Auguries of Innocence

the Vision of the Last Judgement-William Blake 1808
William Blake was widely derided during his lifetime. William Wordsworth said, “There was no doubt that this poor man was mad” and this view of poor, mad Blake seems to have been the accepted wisdom, even among the Romantics.

However Blake also mixed with major radical figures who would have an immeasurable influence on the history of ideas. For long periods Blake’s main employer and only source of income was the radical bookseller Joseph Johnson, who introduced Blake to Thomas Paine, author of Rights of Man, William Godwin, the godfather of anarchism, and Mary Wollstonecraft, the first feminist and author of Vindication of the Rights of Women, as well as advocates for the abolition of slavery. Although Blake would remain on the periphery of this circle due to his humble background, lack of formal education and visionary tendencies, it cannot be doubted that he shared their radicalism and belief in equality and freedom, especially sexual freedom.

As can be seen from Auguries for Innocence, Blake saw our relations to the natural world as another example of injustice and tyranny. Taking several occult ideas regarding the microcosm/macrocosm (To see a world in a grain of sand) and the Swedenborgian theory of correspondences (the basic relationship between two differing levels of existence), Blake presents in randomly assembled couplets a damning indictment of humanity’s casual cruelty, which, as he views the universe as interconnected, have far-reaching and reverberating consequences across time and in other realms. However Blake, with his belief in the innate divinity of humanity that would become apparent if we cleanse the doors of perception and escape the prison of the senses five, doesn’t despair. He knows that we can do better.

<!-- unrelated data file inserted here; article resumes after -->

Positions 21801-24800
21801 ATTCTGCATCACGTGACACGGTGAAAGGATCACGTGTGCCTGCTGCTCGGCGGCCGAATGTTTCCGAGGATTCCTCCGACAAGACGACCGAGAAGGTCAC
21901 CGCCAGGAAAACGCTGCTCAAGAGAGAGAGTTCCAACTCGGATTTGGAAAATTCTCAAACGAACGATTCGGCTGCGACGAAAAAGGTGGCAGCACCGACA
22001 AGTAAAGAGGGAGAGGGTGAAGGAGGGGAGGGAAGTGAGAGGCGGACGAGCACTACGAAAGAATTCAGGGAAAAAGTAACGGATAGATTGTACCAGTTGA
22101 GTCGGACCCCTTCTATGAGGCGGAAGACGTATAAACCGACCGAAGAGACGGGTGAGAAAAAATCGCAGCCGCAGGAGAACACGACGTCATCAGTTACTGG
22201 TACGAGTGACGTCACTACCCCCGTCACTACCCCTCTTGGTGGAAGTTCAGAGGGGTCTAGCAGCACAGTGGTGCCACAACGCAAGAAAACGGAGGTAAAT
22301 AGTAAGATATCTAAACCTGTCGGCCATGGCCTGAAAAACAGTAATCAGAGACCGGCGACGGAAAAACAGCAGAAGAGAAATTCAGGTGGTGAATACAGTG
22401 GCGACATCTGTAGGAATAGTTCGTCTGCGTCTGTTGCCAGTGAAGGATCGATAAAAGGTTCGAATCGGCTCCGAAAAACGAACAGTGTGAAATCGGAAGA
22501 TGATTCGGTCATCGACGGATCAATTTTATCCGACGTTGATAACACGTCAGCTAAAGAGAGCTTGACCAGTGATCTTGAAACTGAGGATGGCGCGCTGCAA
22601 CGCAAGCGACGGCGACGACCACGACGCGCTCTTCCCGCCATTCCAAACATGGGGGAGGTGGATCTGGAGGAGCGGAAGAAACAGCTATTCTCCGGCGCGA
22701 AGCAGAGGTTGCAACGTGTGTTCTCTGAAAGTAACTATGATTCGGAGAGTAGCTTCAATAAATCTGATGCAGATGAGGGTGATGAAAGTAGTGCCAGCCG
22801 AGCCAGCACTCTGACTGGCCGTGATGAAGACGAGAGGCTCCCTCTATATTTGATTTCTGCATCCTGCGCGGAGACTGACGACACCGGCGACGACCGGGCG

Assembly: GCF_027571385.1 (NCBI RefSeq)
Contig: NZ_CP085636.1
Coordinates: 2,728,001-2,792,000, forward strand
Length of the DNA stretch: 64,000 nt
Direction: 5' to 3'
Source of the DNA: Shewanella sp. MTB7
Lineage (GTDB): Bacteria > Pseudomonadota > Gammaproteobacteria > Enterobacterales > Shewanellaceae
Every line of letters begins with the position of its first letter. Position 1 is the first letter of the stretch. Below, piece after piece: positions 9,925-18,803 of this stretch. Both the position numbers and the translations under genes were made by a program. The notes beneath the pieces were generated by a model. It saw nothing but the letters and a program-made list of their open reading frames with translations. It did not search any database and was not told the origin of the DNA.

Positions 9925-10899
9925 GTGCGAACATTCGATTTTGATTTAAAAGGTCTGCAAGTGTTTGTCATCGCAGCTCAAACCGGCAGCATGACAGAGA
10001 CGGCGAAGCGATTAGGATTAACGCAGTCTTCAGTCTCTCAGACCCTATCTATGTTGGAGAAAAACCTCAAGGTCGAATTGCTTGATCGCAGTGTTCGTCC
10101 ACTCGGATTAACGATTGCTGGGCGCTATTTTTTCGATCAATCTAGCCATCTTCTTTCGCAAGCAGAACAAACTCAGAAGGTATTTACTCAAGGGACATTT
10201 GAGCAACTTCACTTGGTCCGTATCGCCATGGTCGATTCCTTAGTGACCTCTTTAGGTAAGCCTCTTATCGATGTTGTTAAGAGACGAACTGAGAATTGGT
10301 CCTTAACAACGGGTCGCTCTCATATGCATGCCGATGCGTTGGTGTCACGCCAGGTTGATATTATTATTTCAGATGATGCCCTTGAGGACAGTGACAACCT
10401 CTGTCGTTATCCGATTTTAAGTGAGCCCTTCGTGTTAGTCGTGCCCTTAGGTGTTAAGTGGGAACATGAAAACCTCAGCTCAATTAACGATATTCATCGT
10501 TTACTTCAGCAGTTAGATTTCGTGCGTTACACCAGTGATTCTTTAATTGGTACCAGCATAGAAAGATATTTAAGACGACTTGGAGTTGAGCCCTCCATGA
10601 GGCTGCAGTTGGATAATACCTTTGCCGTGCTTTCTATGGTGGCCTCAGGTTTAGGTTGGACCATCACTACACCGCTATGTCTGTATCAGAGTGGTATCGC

Auguries of Innocence

To see a world in a grain of sand
And a heaven in a wild flower,
Hold infinity in the palm of your hand,
And eternity in an hour.

A robin redbreast in a cage
Puts all heaven in a rage.

A dove-house fill’d with doves and pigeons
Shudders hell thro’ all its regions.
A dog starv’d at his master’s gate
Predicts the ruin of the state.

A horse misused upon the road
Calls to heaven for human blood.
Each outcry of the hunted hare
A fibre from the brain does tear.

A skylark wounded in the wing,
A cherubim does cease to sing.
The game-cock clipt and arm’d for fight